(CN) – The Nuclear Regulatory Commission unraveled 10 years and millions of dollars worth of work spent on a plan to decommission a facility that produced radioactive materials when it transferred regulatory authority to New Jersey, the D.C. Circuit ruled.
Shieldalloy Metallurgical wanted to keep storing radioactive waste at a site in Newfield, N.J., which it used between 1955 and 1998 and had been trying to decommission since 2002. The company spent $2 million between 2007 and 2009 to develop a decommissioning plan.
The NRC rejected two of Shieldalloy’s decommissioning plans outright, but was considering a third plan when New Jersey applied for and took over regulatory authority in 2009.
Less than two weeks after taking the reins, New Jersey then rejected Shieldalloy’s plans.
To avoid having to transfer the waste to a facility in Clive, Utah, Shieldalloy challenged the transfer of regulatory authority to the state. The company argued that the NRC could only transfer regulatory authority if the state did not interfere with the processing of licensing applications, and that New Jersey resisted Shieldalloy’s plan at every stage.
The federal appeals court in Washington, D.C., ruled that the power transfer was an abuse of the NRC’s authority, and that the agency’s answer to Shielalloy’s challenge was “inapposite and woefully incomplete.”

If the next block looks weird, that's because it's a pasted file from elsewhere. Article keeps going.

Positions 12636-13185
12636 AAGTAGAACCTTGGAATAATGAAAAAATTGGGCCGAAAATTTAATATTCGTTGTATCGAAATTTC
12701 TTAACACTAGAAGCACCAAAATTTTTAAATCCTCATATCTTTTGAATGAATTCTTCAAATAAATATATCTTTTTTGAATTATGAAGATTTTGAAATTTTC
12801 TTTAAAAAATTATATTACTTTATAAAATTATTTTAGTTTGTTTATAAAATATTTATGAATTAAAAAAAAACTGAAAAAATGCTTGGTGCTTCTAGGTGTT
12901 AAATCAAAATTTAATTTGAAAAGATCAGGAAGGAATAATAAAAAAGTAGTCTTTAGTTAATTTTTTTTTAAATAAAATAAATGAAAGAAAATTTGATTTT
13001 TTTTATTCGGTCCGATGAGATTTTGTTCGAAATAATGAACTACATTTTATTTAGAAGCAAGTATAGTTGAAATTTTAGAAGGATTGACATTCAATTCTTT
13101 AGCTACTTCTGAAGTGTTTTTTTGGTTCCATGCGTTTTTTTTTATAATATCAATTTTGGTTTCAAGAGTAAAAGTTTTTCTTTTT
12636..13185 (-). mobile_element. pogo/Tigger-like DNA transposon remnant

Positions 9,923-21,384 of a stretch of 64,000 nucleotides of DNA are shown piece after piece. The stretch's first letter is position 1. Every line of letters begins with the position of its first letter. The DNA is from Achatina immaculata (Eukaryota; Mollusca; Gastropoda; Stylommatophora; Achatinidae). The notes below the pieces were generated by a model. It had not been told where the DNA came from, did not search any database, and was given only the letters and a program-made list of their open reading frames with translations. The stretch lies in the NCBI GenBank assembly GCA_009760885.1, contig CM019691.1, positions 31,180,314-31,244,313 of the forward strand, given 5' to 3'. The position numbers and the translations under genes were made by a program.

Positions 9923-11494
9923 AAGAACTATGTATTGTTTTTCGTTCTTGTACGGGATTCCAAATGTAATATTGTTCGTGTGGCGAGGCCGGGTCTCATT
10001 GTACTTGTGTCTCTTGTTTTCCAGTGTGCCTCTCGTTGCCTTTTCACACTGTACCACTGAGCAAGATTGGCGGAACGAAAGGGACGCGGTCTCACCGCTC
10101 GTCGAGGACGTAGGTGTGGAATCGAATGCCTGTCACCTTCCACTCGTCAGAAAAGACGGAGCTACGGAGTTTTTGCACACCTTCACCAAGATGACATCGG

The appeals court pointed to a case in Oklahoma where the federal agency transferred regulatory authority to the state but retained jurisdiction over limited sets of sites.
The NRC failed to make a rational connection between the facts and its choice, the D.C. Circuit concluded. The ruling vacated and remanded the agency’s regulatory authority transfer.
“Obviously the NRC need not automatically consider every single pending licensing action individually when it considers transfer to a state,” Senior Circuit Judge Stephen Williams wrote for the court. “But in this case the NRC had a long history of dialogue and cooperation regarding the termination of a license, the state has been consistently hostile to those termination proceedings, and the regulated entity alerted the NRC not only to the likely interference with decommissioning but also to partial transfer as a possible solution.”